At 21, my father finished medical school and the South African government decided the best use of his brain was sending him to war. The Angolan Border Wars, specifically. My mom became a single mom, living off R400 ($32.50 CAD) a month sent by the army. She’d buy one chicken and make it last all week — for 112weeks. During this time, she’d hear Bowie release “Tonight” and watch as he starred as Jareth in the film Labyrinth.
As the apartheid fell, my family immigrated to Canada. It was around this time that Bowie married Iman and released Tin Machine II. When I was 9 years old, my parents re-purchased the record player they sold leaving Africa; they pulled a few records they’d kept from their teens out of storage and showed them to me. A side of them I’d never seen: Rocky Horror, Magic Flute, Giant Steps, Sgt. Pepper, Houses Of The Holy, Carpenters. The only albums they both owned were Diamond Dogs, Ziggy Stardust, and A Night At The Opera. Unfortunately, this new inspiration meant I awkwardly grew out my hair and became unashamed of reimagining myself. You can imagine my parent’s disappointment when I left university to become a musician. They’re my biggest supporters, but they made a huge mistake introducing me to David Bowie.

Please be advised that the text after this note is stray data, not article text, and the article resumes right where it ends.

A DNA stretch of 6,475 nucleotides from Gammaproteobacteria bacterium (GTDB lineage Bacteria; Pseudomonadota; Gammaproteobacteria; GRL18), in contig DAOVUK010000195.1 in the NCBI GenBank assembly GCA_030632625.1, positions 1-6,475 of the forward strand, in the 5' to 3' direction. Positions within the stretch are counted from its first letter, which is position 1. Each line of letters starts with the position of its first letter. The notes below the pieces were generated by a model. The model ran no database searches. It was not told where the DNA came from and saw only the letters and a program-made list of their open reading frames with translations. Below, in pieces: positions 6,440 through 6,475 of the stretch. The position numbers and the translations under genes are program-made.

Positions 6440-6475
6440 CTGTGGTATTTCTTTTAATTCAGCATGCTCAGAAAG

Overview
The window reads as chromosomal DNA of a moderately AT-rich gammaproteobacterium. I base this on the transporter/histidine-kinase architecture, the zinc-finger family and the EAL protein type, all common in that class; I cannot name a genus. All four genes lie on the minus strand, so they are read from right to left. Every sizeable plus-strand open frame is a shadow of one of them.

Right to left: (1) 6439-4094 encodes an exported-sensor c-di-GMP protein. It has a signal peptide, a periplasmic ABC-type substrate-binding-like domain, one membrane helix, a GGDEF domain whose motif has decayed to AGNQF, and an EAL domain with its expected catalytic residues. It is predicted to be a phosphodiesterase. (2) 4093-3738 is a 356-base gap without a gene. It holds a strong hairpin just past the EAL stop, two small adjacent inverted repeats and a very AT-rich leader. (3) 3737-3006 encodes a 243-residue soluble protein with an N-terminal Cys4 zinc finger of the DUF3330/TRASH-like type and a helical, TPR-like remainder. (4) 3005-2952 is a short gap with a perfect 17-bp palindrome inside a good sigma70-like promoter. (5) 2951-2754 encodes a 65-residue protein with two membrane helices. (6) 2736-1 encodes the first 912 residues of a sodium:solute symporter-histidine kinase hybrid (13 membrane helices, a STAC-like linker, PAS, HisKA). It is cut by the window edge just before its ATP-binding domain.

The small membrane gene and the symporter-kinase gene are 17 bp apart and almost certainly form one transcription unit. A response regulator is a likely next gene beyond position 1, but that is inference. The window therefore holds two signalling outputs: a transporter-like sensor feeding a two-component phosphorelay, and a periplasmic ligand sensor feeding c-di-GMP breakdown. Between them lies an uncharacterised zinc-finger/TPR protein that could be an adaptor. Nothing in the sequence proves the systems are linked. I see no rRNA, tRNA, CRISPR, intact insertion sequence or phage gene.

Bowie said: “music’s a journey of self discovery” and I see “Rebel Rebel” as an homage to the 60s rockers he listened to. Bowie presents an inscrutable image of himself. It feels like I never saw him evolve in front of my eyes until the end of his career. He always knew what he wanted to show his audience; I truly respect this and have a lot of gratitude towards his art.
By Ben Boddez
The Italian Eurovision champs’ first majority-English album is full of roaring solos, raspy vocals, and delightful sleaze.